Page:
Infrastructure and housing also made for a few moments of discussion.

On  infrastructure, Liberal Dave Birdi noted how it's not just a Prince Rupert concern but one that all communities share, making note of the colour of some water he had been served earlier in the day in Prince Rupert he outlined some of the Liberal party's work on water treatment projects in the region and how it is a share approach between federal, provincial and municipal governments.

Rod Taylor floated a CHP policy initiative that would see the Bank of Canada provide for interest free loans towards infrastructure development.

The People's party's Jody Craven put the focus on housing for Seniors and ways to address homelessness, calling for Federal Crown land to be used for housing, sidestepping provincial governments to deliver more housing options.

The evening wrapped up with closing comments, with the candidates returning to many of the themes you will see from their online or home delivered material

Taylor Bachrach -- We have a responsibility to give back which led him to seek office, government can build a better community and country, he called for public pharmacare, for Canadians to stand up to oil and gas companies and move towards transition to clean energy and in a country as rich as Canada it's wrong that anyone should go without a home calling for a national investment in housing.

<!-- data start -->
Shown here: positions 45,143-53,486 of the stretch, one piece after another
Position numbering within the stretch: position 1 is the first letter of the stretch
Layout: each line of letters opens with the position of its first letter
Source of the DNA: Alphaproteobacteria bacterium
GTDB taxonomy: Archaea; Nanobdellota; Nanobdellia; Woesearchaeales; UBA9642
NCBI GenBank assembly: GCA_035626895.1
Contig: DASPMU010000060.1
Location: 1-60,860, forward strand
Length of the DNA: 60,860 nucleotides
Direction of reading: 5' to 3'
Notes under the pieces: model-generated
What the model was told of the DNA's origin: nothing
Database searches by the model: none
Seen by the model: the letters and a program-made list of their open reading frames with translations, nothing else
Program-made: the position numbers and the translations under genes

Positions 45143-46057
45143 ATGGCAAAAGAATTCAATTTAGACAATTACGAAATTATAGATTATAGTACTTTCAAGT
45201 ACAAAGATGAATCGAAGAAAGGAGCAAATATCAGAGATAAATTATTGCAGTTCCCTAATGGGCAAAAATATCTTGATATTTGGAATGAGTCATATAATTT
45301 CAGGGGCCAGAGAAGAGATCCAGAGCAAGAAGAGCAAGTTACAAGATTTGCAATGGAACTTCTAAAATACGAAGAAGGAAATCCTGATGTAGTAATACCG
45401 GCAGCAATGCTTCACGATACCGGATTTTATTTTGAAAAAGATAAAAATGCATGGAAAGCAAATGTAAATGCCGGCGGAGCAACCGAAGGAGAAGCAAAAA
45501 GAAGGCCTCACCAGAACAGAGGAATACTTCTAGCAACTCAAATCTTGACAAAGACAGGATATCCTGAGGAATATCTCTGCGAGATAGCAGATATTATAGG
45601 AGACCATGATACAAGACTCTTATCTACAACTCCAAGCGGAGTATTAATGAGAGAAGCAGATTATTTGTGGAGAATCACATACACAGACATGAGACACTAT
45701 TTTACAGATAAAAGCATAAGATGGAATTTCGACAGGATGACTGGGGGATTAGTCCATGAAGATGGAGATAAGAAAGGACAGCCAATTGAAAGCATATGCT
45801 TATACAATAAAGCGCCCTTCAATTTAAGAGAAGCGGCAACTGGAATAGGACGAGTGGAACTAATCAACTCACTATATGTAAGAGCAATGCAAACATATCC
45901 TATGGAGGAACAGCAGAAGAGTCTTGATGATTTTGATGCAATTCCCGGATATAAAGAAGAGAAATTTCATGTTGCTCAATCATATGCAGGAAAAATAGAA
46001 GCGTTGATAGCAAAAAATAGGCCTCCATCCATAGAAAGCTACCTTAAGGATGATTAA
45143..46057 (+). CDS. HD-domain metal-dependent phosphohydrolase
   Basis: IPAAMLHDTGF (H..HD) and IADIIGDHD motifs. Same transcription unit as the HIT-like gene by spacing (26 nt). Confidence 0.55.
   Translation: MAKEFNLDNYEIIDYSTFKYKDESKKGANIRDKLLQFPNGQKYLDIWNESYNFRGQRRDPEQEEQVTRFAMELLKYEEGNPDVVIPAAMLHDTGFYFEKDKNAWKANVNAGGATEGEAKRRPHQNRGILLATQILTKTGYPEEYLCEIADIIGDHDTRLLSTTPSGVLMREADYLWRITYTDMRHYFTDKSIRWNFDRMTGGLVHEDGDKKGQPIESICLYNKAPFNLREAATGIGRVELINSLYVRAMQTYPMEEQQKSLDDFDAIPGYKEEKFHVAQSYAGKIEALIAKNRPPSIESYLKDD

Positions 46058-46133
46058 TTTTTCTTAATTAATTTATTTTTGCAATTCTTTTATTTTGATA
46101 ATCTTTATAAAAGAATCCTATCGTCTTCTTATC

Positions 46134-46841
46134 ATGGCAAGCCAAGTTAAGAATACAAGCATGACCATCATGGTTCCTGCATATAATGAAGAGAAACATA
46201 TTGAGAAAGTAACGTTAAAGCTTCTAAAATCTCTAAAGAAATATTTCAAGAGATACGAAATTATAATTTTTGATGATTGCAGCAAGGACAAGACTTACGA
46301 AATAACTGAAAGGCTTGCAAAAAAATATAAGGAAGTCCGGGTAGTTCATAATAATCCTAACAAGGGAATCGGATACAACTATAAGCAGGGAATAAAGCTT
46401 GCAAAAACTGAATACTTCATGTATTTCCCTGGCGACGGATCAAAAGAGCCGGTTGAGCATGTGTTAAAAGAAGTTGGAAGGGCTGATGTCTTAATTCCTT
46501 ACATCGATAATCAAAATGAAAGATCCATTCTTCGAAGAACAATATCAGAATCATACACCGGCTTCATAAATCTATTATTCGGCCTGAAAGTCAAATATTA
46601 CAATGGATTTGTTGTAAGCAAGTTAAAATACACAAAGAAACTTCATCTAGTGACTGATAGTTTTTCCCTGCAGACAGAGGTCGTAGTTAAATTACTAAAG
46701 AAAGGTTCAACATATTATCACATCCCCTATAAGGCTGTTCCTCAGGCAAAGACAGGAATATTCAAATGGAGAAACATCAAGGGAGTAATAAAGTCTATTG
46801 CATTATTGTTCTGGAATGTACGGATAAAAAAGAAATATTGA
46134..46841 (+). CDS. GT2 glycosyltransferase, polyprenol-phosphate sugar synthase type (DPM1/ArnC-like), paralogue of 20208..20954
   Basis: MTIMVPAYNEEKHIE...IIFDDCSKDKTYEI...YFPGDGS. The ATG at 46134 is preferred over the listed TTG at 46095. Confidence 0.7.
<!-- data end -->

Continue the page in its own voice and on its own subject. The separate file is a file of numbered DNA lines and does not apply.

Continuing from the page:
Dave Birdi -- Choose forward, the Liberals have learned from the past and they have a team focused on the economy, job opportunities for youth to get ahead and to provide for services for seniors.

Jody Craven -- Focused on corporate bail outs, loss of Canadian jobs and how politicians need to change. He called for Lower taxes, balance budgets and improve housing and infrastructure themes.

Claire Rattée -- Noted the effort that she has put in to earn the vote of the public and how she would represent constituents to Ottawa and not the other way around.

Mike Sawyer -- Stressed his concern on the climate crisis and all that will roll into that, he also observed how if a Green Party had a role in forming government policy such things as a Clean Water and Clean Air Act would be accomplished.